Saturday

26th May 2018

Focus

Scandal around Slovak solar energy industry

  • Robert Fico is said to have made sure his government's solar subsidies went to friendly companies (Photo: European Commission)

When the state-owned grid operator in Slovakia in November 2009 announced it would start accepting solar power plant applications, nobody knew about it.

“The announcement was quietly placed at the bottom corner of [the operator’s] website,” the US embassy in Bratislava said in a dispatch dated one month later, and remained unnoticed until a local newspaper picked up the news.

Dear EUobserver reader

Subscribe now for unrestricted access to EUobserver.

Sign up for 30 days' free trial, no obligation. Full subscription only 15 € / month or 150 € / year.

  1. Unlimited access on desktop and mobile
  2. All premium articles, analysis, commentary and investigations
  3. EUobserver archives

EUobserver is the only independent news media covering EU affairs in Brussels and all 28 member states.

♡ We value your support.

If you already have an account click here to login.

The operator had “summarily rejected all applications submitted to that point,” according to the dispatch, and said “the application process would be restarted from scratch five days later on a first-come-first-served basis.”

“Even those companies fortunate enough to see the news that night had little more than a weekend to complete a lengthy application and secure the necessary documentation,” it adds.

In the end, the operator is reported to have accepted applications for only “part of the day.” According to Martin Simonek, an analyst at Bloomberg New Energy Finance and a Slovak national, it closed the window after half an hour.

Good business

The government at the time - as it is today - was run by Prime Minister Robert Fico from the centre-left Smer party.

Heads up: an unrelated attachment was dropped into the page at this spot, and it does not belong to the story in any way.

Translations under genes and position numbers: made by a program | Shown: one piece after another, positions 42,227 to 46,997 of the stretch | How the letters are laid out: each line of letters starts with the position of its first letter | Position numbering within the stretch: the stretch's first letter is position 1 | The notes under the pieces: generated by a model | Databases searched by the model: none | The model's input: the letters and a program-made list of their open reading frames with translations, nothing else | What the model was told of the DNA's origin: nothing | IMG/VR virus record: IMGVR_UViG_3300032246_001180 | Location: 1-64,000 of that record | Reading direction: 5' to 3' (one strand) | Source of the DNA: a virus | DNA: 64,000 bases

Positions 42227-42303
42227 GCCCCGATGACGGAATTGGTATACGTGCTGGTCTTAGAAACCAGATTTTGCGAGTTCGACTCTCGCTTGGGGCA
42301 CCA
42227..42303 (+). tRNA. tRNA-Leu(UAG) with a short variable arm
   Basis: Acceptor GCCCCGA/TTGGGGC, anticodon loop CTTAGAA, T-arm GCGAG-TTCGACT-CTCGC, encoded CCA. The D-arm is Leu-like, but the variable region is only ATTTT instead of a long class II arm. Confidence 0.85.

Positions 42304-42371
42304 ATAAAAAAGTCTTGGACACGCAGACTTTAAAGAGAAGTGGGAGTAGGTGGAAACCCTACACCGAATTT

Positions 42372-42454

Earlier that year, he and his fellow EU leaders had agreed to binding renewable energy targets. Shortly after, his government passed a law granting generous subsidies to those producing renewable energy.

“And then they said: okay, let’s make some good business,” Martin Kretter, member of the executive committee of the Slovak Association of the Photovoltaic Industry, told EUobserver.

He accused the government of rigging the application process.

“Normal people did not know about it. Only [Fico’s] friends from politics,” he adds.

There was a lot of money to be made. The subsidy, after German example, was set up in the form of a so-called feed-in-tariff: the guaranteed purchase of generated electricity for a period of time at a premium price. That price, as was the case in Slovakia in 2010, is often several times as high as the price for electricity from non-renewable sources. The time period was 15 years.

At the same time, the price for solar panels was tumbling. China had begun to invest massively and would soon all but take over the EU market. In the time span of a couple of years, the price has fallen by some three quarters.

Logically, most money was to be made in big installations. The state-owned operator, when issuing the call, put a cap of a total of 120MW on installations bigger than 1MW.

"Those 120MW were distributed among Fico's friends," Kretter says.

Solar tennis?

The US embassy refers to “a reliable source” who “alleged that the industry has been rigged by the highest levels of government to benefit Jozef Brhel, one of a group of wealthy Slovak businessmen widely thought to bankroll - and benefit from - PM Robert Fico’s Smer party.” Brhel is also a former member of parliament.

The source is reported as having said that Fico himself was pulling strings in order to create “a regulatory regime ensuring enormous profits” and to make sure those profits would go to “Brhel-backed projects.”

The US embassy says that many of the companies whose projects were approved by the operator were unknown to industry experts and “seem to be little more than shell companies.”

As an example, it names the CTC Tennis Club, which “while it has licenses allowing it to sell vegetarian food and provide car rentals, the business is not licensed to build or operate a solar power plant - or, for that matter, a tennis club.”

Fico denies